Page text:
The Naked Scientists

The Naked Scientists Forum

Author Topic: Is there a centre of the Universe?  (Read 2770 times)

Offline percepts

  • Full Member
  • ***
  • Posts: 53
    • View Profile
Is there a centre of the Universe?
« on: 01/06/2014 07:43:44 »
I don't get this "no center of the center of the universe" thing.

If I take an elastic band and mark it at one third along its length and call the nearest end the origin. I then stretch pulling the other end until its twice its length. The mark on the band should still be one third along its length. But the mark would not have travelled as far the end furthest from it. Therefore the end and the mark are travelling at different speeds when its stretched. Knowing that and assuming you can measure the different rates of expnasion at different points, then why can't the center of the universe be calculated?

Or is the rate of expansion the same everywhere? I don't think so since we're told expansion is speeding up so unless its speeding up everywhere equally then it must be possible to calculate the center of the universe. Have I got this wrong?

[MOD EDIT - PLEASE FORMAT YOUR POST TITLES AS QUESTIONS, IN LINE WITH FORUM POLICY]
« Last Edit: 02/06/2014 10:05:36 by chris »


 

Offline evan_au

  • Neilep Level Member
  • ******
  • Posts: 4096
  • Thanked: 245 times
    • View Profile
Re: center of the universe
« Reply #1 on: 01/06/2014 08:38:45 »
The original analogy proposed seems to be a linear elastic, stretched at a constant rate(?)

1. Expanding universe
If we mark the elastic band at the 1/2 & 2/3 points:

An observer at the 1/3 point would see:
  • The beginning & 2/3 points are equidistant, and moving away at the same speed.
  • The end point is twice as far away as the 2/3 point, and is moving away twice as fast.
  • This is the main observation of the Hubble Law
  • This same law would be deduced by every observer at every point on the elastic.
So you cannot locate the center of the universe by Hubble's Law.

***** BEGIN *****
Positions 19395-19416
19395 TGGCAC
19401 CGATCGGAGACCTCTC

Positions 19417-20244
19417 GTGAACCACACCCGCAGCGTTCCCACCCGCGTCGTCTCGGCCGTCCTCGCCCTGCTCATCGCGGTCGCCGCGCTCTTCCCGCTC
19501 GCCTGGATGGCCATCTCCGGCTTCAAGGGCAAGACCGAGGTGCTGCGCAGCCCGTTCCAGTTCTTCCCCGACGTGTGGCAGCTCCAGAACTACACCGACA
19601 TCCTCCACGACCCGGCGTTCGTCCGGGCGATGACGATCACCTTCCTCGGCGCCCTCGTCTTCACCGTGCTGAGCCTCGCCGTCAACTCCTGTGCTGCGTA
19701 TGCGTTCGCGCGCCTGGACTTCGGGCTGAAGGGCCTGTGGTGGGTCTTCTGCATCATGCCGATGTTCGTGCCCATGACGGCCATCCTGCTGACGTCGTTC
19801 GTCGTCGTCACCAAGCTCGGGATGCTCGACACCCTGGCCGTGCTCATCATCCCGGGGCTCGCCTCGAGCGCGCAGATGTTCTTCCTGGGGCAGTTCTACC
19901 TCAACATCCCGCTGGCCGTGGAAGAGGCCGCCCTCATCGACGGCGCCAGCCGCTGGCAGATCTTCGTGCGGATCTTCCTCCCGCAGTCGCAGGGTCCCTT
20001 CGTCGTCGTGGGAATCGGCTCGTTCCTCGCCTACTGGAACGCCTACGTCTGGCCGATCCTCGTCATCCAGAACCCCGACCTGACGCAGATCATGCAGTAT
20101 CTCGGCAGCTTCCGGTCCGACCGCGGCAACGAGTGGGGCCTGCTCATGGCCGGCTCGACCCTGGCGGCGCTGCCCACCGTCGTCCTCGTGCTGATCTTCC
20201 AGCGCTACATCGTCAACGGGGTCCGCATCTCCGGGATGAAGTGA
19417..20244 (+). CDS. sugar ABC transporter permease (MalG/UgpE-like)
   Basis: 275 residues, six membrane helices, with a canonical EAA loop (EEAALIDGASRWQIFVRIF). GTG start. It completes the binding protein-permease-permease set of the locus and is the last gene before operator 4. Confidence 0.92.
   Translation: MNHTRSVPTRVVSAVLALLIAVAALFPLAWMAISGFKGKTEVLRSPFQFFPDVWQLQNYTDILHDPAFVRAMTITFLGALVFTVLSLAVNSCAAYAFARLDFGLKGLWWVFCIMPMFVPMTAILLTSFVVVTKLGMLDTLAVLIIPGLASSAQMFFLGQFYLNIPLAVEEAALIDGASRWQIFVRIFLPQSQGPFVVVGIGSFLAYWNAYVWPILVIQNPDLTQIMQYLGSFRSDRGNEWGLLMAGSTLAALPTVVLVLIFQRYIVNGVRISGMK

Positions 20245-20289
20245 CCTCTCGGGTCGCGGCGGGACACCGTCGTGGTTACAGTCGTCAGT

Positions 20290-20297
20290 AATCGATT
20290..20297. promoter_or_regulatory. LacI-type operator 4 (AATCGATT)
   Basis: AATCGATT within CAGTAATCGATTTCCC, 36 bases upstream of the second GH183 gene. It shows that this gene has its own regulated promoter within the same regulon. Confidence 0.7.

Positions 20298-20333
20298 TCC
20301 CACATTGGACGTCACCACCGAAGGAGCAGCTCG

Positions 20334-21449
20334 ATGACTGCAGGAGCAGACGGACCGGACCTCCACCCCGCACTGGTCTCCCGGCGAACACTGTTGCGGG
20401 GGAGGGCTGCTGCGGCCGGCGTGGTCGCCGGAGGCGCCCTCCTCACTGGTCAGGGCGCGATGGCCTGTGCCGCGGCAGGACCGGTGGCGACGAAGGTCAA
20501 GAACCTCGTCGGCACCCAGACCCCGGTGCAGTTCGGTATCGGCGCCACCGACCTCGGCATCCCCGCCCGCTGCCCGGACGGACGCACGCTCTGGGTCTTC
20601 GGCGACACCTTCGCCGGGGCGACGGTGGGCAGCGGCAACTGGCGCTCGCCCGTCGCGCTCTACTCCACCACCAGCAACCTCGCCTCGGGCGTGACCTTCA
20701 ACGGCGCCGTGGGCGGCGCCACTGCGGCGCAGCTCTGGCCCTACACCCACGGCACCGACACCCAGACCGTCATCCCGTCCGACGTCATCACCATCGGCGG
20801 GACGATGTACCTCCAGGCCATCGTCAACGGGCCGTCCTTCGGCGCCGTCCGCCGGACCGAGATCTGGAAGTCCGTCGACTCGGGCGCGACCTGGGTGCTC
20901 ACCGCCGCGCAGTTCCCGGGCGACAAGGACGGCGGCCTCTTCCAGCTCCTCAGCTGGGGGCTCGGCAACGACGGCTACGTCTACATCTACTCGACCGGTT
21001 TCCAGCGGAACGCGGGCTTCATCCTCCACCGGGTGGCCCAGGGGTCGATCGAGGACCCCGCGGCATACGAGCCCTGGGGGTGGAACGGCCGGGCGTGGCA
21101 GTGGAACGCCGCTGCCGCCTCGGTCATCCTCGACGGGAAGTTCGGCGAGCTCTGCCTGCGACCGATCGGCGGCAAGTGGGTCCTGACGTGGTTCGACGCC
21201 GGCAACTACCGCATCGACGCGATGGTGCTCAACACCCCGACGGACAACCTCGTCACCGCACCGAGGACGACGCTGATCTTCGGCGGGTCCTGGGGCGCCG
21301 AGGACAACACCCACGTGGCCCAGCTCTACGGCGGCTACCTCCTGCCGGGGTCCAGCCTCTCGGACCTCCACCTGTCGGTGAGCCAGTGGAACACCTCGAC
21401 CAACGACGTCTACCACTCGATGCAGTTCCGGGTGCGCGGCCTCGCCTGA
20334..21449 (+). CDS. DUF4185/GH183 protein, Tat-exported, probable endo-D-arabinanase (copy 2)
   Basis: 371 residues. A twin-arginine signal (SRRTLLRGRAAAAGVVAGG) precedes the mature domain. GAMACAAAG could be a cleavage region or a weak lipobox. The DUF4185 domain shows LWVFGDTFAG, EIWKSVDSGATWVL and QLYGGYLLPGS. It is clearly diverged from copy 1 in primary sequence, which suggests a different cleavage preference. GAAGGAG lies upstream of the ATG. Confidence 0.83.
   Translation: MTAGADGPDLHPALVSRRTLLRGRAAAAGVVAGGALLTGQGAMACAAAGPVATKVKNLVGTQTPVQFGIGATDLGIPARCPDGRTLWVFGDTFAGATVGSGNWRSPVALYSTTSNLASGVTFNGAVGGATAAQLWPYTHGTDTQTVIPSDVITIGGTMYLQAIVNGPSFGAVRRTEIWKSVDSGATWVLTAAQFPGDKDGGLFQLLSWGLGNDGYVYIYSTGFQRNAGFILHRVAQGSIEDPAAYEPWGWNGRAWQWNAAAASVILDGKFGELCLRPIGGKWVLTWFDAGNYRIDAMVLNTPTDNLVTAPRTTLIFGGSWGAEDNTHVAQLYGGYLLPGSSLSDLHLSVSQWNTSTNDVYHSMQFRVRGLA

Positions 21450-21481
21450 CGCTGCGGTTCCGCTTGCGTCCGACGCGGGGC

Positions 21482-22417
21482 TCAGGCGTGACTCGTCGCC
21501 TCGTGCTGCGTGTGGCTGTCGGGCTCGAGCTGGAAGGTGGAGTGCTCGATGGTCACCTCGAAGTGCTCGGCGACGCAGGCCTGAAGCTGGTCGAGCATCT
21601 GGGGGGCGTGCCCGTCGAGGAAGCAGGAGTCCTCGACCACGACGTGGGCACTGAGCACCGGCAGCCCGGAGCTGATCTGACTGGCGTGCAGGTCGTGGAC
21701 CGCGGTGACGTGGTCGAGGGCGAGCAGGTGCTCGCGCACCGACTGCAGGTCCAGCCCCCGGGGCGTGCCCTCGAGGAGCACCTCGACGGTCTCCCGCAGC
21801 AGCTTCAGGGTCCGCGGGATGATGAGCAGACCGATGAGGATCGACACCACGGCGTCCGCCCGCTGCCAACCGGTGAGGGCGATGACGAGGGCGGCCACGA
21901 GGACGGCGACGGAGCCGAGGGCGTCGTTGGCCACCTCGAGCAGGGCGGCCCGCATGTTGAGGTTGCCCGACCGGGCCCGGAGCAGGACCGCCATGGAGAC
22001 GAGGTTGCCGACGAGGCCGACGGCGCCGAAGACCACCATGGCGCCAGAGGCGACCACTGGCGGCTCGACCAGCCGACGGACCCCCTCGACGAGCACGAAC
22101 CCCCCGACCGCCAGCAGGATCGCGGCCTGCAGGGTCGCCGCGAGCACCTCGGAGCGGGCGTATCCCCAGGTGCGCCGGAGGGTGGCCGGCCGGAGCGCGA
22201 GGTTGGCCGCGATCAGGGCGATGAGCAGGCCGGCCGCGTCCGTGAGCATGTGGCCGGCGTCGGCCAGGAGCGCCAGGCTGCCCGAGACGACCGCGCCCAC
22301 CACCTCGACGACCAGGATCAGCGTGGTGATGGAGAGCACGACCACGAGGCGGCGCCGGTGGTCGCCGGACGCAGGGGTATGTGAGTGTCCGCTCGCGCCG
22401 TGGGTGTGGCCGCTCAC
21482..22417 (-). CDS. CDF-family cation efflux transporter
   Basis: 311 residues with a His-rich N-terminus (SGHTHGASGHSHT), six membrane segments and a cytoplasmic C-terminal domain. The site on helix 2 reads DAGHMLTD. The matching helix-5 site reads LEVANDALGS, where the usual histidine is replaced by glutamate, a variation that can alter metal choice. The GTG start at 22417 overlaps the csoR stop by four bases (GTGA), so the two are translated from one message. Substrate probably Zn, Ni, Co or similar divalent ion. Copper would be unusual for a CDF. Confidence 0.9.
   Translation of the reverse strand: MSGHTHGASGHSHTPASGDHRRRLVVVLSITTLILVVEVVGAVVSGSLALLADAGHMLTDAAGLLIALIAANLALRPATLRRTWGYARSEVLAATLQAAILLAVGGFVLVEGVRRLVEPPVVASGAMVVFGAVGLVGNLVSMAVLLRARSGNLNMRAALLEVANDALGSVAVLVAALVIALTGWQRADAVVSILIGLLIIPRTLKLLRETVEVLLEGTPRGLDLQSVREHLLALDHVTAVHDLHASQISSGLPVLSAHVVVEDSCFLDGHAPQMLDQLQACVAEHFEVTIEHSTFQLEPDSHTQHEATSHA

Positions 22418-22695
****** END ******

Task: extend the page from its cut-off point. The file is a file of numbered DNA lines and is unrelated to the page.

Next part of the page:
2. Accelerating Universe
Let's extend the analogy: Instead of expanding at a steady rate, let's assume that the rate of expansion is accelerating, and that it's rate is faster than the speed of light (so a photon could never reach the end from the beginning).

An observer will see that more distant points are moving away more slowly than predicted by the Hubble Law. (But they will need a yardstick which does not depend on redshift.)

3. Unbounded Universe
A limitation of the original analogy is that observers at the start and end will see nothing beyond their position, so they will know their position is "special" (ie the universe has a "boundary").

So let's extend the analogy again to a circular elastic band, marked at 4 equidistant points, and expanding. Now every observer will deduce the same law of expansion, and no point can deduce that it is at the center or the edge.

This is often imagined as inflating a spherical balloon.
 

Offline percepts

  • Full Member
  • ***
  • Posts: 53
    • View Profile
Re: center of the universe
« Reply #2 on: 01/06/2014 08:57:05 »
I see. Thanks.
 

Offline Bill S

  • Neilep Level Member
  • ******
  • Posts: 1802
  • Thanked: 11 times
    • View Profile
Re: Is there a centre of the Universe?
« Reply #3 on: 02/06/2014 18:30:54 »
This puzzled me for quite some time.  The following is an extract from the notes I made when I was trying to sort it out in my mind.